Even as cryptos are in a free-fall zone, the ecosystem back home is unravelling as well with the IAMAI, early this year, dismantling the BACC even as the regulator and government authorities turned the heat on leading crypto platforms. "We thought of helping the players in creating a dialogue with the government and regulators and, in fact, had taken on the RBI as well. But we realised that these folks were more interested in hard selling the investment proposition rather than letting authorities know how they plan to build the cryptos and blockchain ecosystem," says a senior executive of the IAMAI. With the Enforcement Directorate opening investigations into the operations of 10 crypto exchanges, including the likes of WazirX, CoinDCX and CoinSwitch Kuber, the new-age investment class is losing steam. In the past eight months, India's Financial Intelligence Unit (FIU) has blocked 3,300 cryptocurrency accounts for money laundering, drug trafficking, and other illegal activities. While Fortune India reached out directly to the founders of WazirX, CoinSwtich and CoinDCX, for comments, some chose to direct the questions to their PR team.
For now, Bitcoin remains the poster boy of cryptos, accounting for a chunk of the overall market cap and remains the only currency that saw substantial institutional flows year to date at $332 million (See: The Last Crypto Standing?). "Bitcoin will likely consolidate below the $20,000 level for the foreseeable future, but a downside momentum could see an easy run towards the $13,900 level. If that breaks, it could get ugly fast. Until a better regulatory framework is put in place, cryptos will be shunned upon by most of Wall Street," says Moya. Not surprising that inflows into "Short Bitcoin" are quite substantial at $115 million during the year. True to its nature of being encrypted, the ownership of cryptos is not clear. For instance, while the market cap of Bitcoin stands at $326 billion with over 19 million units in circulation, institutional AUM just stands at around $14 billion, which means the remainder is held by a diverse set of investors, which might include institutional investors who are not willing to reveal their exposure, or even unlawful elements. Since cryptos are held in alphanumeric digital wallets across a decentralised blockchain network, it is nearly impossible for agencies and regulators to establish the identity of the owners as these wallets can disappear without a trace a.k.a cold storage, wherein digital wallets are stored on a platform not connected to the Internet.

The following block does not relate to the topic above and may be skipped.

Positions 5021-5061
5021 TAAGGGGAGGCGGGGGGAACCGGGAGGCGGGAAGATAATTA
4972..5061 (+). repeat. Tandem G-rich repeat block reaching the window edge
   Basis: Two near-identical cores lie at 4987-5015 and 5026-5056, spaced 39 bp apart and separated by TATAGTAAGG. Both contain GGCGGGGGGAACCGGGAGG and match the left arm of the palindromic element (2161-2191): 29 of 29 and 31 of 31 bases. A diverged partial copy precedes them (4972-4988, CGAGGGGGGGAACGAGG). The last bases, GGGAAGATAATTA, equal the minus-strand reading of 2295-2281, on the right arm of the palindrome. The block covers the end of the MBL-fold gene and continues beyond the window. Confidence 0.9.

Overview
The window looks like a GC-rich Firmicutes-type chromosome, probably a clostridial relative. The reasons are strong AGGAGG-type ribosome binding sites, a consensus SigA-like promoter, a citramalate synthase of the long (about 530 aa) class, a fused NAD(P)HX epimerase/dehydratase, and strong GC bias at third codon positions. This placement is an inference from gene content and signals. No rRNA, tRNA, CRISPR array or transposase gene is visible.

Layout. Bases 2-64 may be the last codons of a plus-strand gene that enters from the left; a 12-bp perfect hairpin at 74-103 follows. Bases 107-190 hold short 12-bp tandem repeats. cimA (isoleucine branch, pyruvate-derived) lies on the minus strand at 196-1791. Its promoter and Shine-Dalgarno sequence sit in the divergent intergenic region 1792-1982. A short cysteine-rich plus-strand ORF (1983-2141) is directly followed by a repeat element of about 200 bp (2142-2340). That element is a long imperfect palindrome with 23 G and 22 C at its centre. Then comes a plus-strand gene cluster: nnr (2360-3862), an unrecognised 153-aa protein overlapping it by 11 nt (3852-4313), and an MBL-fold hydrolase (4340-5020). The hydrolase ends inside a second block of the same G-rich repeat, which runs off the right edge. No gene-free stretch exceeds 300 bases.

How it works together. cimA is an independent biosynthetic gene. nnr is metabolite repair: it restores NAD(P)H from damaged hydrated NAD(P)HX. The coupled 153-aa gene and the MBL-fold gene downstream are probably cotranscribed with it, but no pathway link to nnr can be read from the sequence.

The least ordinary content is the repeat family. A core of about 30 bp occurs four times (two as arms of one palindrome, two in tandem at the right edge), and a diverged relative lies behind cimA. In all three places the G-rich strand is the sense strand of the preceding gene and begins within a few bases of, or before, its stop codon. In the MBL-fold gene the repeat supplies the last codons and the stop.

Even as the law is playing catch-up, the coming year could also see the tide turning for the worst as the Fed's unrelenting rate hike spree is weakening the case for diversification, especially cryptos. "Interest in Bitcoin will wane in 2023 as cryptos are likely to trade in a tight range as investors lose interest," feels Moya.
For those looking for a "juicy" entry level, it's better to heed the advice of the Sage of Omaha who said thus: "Whether it goes up or down in the next year, or five or 10 years, I don't know. But the one thing I'm pretty sure of is that it doesn't produce anything. It's got a magic to it and people have attached magic to lots of things."